It’s chile time in Baja Arizona! The local goodness of our Sonoran Desert foods can assert itself tastefully—yea, vehemently!—into other imported cuisines. Tia Marta here to share a wonderful new wrinkle to celebrate this holiday season, by wedding the local “vehemence” of our chiltepin pepper with an imported tradition.
In decades since the 1940s, industrial ag and interstate grocery service have tried to make Baja Arizona into a food colony (but we are tastefully fighting back). Fossil fuels transport outside traditions to us that we do cherish and that help keep families together, like the many food traditions we celebrate at Tucson Meet Yourself in October each year. At the top of the import list for Yuletide is one borrowed from East-coast First Nations. (See Renewing America’s Food Traditions by Gary Paul Nabhan, UA Press, for more.) This imported gift from Native People of Southern New England and coastal New Jersey bogs that I’m referring to for holiday feasts is naturally the cranberry. Thank Goodness for trade routes!
Local and import come together sensationally in my recipe for a raw, vegan Chiltepin-Craberry Relish.
Yes, it is picante, sweet and tangy—and delicious! It was inspired by amazing cook and baker Cindy Burson of Country Harvest who won People’s Choice at a fair with her version. (Cindy’s Southwest treats can be enjoyed at Sunday’s Rillito Farmers Market and Wednesday’s Green Valley Farmers Market.)
Muff’s Fresh and Easy CHILTEPIN-CRANBERRY RELISH RECIPE
3 cups fresh organic cranberries, washed
1/2 medium red onion, diced
8-12 dry chiltepin peppers for picante palettes, depending on “heat” desired (4-6 chiltepines for less picante). Start with less, then add more later if higher “vehemence” is needed.
1/2 cup local raw honey or agave nectar
2 Tbsps lemon or lime juice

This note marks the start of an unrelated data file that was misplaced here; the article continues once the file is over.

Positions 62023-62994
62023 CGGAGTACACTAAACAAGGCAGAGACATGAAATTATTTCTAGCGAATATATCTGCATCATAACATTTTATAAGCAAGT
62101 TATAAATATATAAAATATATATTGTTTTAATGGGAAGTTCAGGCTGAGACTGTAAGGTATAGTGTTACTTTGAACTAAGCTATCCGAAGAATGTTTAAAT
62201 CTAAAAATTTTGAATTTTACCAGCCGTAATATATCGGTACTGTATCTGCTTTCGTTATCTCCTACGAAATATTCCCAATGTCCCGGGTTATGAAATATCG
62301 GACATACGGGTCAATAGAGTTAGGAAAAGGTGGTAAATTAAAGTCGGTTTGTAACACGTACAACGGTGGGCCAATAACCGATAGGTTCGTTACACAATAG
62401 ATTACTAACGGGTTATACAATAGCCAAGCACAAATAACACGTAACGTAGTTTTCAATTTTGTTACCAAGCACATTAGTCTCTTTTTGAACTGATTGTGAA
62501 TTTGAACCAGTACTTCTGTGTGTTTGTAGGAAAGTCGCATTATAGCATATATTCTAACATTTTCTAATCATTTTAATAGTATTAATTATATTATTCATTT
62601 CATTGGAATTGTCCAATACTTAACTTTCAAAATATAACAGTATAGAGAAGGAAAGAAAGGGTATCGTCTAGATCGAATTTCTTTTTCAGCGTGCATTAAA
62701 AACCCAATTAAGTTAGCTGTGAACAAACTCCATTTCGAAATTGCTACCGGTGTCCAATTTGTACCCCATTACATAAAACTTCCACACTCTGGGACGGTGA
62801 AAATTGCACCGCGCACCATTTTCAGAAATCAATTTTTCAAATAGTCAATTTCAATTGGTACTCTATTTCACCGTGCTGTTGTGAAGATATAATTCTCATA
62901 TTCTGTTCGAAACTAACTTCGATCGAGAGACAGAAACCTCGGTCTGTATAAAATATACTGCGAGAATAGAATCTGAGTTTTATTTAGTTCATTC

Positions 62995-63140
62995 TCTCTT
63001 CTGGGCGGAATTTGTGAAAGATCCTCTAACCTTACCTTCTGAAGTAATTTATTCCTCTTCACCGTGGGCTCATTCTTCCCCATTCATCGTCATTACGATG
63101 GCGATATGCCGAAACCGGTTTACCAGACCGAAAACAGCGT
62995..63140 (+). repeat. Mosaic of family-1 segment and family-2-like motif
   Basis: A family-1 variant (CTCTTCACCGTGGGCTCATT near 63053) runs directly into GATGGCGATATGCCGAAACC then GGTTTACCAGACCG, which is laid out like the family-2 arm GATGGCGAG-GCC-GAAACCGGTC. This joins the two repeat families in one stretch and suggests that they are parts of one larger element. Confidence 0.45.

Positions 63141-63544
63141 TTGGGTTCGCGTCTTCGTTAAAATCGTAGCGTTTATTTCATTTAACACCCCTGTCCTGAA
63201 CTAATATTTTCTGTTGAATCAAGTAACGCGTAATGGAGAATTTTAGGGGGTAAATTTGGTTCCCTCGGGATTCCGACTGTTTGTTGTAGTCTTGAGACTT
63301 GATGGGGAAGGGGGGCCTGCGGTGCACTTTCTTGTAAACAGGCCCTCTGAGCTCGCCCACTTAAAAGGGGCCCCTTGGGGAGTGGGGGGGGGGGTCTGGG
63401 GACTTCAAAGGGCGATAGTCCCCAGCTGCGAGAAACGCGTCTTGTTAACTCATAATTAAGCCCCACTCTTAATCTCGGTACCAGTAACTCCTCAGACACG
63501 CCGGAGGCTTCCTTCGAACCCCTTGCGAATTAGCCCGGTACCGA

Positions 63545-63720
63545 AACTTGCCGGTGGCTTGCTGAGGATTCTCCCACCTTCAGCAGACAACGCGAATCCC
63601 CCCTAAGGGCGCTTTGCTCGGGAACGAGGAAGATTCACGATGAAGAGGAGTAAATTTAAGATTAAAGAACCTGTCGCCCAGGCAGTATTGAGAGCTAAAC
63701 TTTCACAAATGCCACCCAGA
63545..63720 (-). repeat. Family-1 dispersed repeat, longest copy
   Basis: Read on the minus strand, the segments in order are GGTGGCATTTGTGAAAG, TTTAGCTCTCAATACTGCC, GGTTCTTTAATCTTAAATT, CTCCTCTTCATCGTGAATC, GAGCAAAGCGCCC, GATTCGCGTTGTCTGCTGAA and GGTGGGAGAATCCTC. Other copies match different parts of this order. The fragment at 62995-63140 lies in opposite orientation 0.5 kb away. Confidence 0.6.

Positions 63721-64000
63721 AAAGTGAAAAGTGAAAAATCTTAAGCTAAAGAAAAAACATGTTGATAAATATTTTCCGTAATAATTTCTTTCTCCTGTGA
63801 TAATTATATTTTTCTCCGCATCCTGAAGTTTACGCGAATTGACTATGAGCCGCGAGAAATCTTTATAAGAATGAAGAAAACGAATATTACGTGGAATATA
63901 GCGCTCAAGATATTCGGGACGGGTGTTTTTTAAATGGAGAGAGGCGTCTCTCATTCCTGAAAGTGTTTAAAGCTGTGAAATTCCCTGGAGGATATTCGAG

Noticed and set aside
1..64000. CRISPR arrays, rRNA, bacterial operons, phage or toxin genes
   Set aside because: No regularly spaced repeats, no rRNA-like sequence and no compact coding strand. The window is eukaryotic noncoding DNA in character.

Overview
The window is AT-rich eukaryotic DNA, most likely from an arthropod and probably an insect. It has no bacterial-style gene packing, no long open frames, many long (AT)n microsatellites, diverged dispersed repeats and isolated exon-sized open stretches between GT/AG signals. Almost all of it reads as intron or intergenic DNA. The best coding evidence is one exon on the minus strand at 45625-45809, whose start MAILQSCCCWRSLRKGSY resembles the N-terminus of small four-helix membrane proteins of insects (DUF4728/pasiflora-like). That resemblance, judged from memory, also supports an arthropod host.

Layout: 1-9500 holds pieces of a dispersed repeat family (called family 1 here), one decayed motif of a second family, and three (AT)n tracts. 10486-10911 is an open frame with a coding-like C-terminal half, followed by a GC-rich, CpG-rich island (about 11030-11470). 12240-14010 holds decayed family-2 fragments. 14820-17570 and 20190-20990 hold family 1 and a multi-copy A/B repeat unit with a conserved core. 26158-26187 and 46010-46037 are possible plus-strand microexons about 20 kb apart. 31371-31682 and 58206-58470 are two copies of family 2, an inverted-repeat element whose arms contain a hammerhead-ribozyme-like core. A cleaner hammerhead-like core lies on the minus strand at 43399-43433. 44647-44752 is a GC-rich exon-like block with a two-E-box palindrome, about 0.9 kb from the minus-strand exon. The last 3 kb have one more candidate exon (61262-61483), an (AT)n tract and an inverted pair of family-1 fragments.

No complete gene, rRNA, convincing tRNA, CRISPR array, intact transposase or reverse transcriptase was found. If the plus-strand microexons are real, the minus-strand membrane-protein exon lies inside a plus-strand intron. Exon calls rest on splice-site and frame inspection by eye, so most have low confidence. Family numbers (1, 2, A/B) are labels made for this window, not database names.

1-2 Tbsps tangerine rind or Meyer lemon rind, chopped
1/4 cup fresh cilantro, chopped (optional ingredient)
In a food processor, pulse all the fresh ingredients and juice at least 6 to 8 times, keeping the texture coarse.
Chill in a covered bowl in refrigerator overnight or at least 8 hours, for time to meld the flavors.
Stir the mixture; do a taste test. Add more honey or agave nectar, or chiltepines as needed for the sweet toote or picante palette.
Spicy Chiltepin-Cranberry Relish can keep its freshness, flavor, and color in the frig for at least a week.
Even the conservative palette will relish this holiday condiment—perfect for Christmas dinner or festive smorgasbords. Chiltepin adds a glorious kick to the sweet tart of cranberries, with a non-lingering wave of excitement to the tastebuds! You will find Chiltepin-Cranberry Relish as a fine complement not only to turkey or ham. Try it with bagels and cream cheese. Use it as a savory side, or with a salad, on any holiday platter. It’s a celebration of East meeting Southwest—Enjoy!
We harvest chiltepines one by one as we need them, from our own chiltepin plants. Birds appreciate our chiltepin bushes as much as we do! Some of our plants I propagated from wild chiltepines in Arispe, Sonora, and Baboquivari. Some, purchased at Tohono Chul Park’s Chiles and Chocolate event, were propagated by experts Charles DiConcini and blog sister Linda McKittrick from Sierra Madrean plants. To buy healthy, productive plants for your own garden, be sure to put the NativeSeeds/SEARCH Valentine’s Plant Sale on your calendar for February.
To source fresh dried chiltepin peppers for cooking and eating, visit the NativeSeeds/SEARCH store (3061 N Campbell Ave, Tucson or http://www.nativeseeds.org) or stop by Cindy’s Country Harvest booth at Rillito Farmers Market Sunday. You can see live chiltepin plants in fruit at Tohono Chul Park and at Mission Garden in Tucson.
Another great idea: A couple of chiltepines added to Southwest Heirloom Bean Tom’s Mix makes it a perfect potluck crowd-pleaser. You can find SW Heirloom Bean Tom’s Mix at NativeSeeds/SEARCH, or for online gifts at http://www.flordemayoarts.com.